What’s that Sound? Wind Harp Brings Nature’s Music to Campus
September 24, 2012—
In an 1880s sandstone warehouse in Calumet, artist Ashok Agarwal is creating visual and aural beauty. Working in the dark, chilly structure, he is winding strings on the soundboard of an aeolian (wind) harp that will sit near the Memorial Union and Chemical Sciences buildings on Michigan Technological University’s campus.
As he tightens the strings to the long eyebolts at the top and bottom of the soundboard, Agarwal explains that the sound will come from the oscillating of the strings. Claiming he’s a “novice knot person,” he is following diagrams for tying them, tough duty on a 40-degree damp, rainy day with not a space heater in sight.
“Under, over, under, then back through,” he mutters to himself.
He discusses the sound. "It's called Hiljainen. The Finnish word for ‘quietly,’” Agarwal says. “It’s a beautiful word. The sound produced by the harp will be subtle, and I've tried to maintain a visual subtleness as well. The form is inspired by the idea of a flower before it blooms.”
“Subtle” seems an odd description of something that will be 13-feet high. Two huge light-green “petals” frame a soundboard that is wedge-shaped like the Flatiron Building in New York. Its two long sides feature nine strings each, and the broader end has another three. Thin sheets of mahogany cover the wedge beneath the strings.
“I'm grateful for the opportunity to do this. This is the brainchild of Lynn Watson [University gardener],” Agarwal says. “She wanted an Aeolian Harp incorporated into the campus grounds, and Christa Walck [associate provost] helped to create the Friends of the Gardens to raise funds for the project. It has been a collaborative effort. Dave Sladek and his team at Universal Metalworks in Calumet fabricated the piece, and Mark Plichta [MSE professor] and I investigated alternative soundboard materials, including aluminum and carbon fiber."
Agarwal explains that, under correct wind conditions, the harp’s strings resonate at their harmonic modes of vibration, sounding simultaneous overtones. Aeolian harps take many forms and have been constructed around the world at a variety of spatial scales, with differing materials and designs. When proper wind conditions are present, the harp will produce an interplay of overtones at a volume audible to nearby pedestrian traffic. The volume will not be overpowering, and most of the time there will be no sound.
The strings are the same length but differ in diameter. They will respond to different wind speeds. The location on campus—near the famous “wind tunnel”—should guarantee sound.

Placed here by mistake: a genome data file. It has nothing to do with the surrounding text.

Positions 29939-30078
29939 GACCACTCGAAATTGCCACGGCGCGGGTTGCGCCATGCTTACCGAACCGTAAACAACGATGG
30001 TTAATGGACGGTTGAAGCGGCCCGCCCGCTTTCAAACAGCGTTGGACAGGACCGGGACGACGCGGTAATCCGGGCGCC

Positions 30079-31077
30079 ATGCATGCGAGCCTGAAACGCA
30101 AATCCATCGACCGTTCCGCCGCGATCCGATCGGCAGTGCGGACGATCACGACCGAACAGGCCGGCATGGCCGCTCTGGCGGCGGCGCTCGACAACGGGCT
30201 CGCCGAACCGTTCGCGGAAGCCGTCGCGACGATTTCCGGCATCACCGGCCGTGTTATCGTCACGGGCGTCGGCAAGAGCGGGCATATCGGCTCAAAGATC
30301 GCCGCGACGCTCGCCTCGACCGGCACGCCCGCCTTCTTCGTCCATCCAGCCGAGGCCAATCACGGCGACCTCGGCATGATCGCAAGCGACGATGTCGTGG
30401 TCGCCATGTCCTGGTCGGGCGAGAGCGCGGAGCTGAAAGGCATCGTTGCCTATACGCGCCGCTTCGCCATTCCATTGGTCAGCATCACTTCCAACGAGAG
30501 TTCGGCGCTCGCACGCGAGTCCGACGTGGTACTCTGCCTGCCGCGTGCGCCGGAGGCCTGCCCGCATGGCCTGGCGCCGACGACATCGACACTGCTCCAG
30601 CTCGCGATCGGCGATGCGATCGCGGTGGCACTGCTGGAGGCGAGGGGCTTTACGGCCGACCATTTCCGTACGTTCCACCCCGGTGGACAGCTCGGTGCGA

Agarwal is a building contractor by trade, from upstate New York, but he’d been involved with outdoor metal sculptures previously in Vermont and has created outdoor public art installations in a variety of media. He was contacted by Bill Rose, professor emeritus of geology, to design the boulder garden.
“We installed the stones, and Lynn did the floral landscape around it,” he says.
Without using amplification, Agarwal explains, the length of the strings will affect the volume. “The longer the string, the more will be transferred to the sound board. More volume.”
The designer consulted with German wind harp specialist Uli Wahl to perfect the sound. He started designing it a year ago, using standard materials to keep the cost down.
The sculpture is light green on the outside, slightly darker green on the inside. “Very very unsaturated,” Agarwal says. Nearby, nuts, bolts and washers are painted the lighter shade, as subtle as the color of bones. The soundboard frame is light lavender.
Last weekend Agarwal and Dave and Nick Sladek hoisted the piece with a cherry picker and placed on a large boulder, bolting in it place. It is a beautiful addition to mid-campus, and after some fine tuning by Agarwal, it will sound beautiful, too.
Michigan Technological University (www.mtu.edu) is a leading public research university developing new technologies and preparing students to create the future for a prosperous and sustainable world. Michigan Tech offers more than 130 undergraduate and graduate degree programs in engineering; forest resources; computing; technology; business; economics; natural, physical and environmental sciences; arts; humanities; and social sciences.Original URL: http://www.mtu.edu/news/stories/2012/september/story78663.html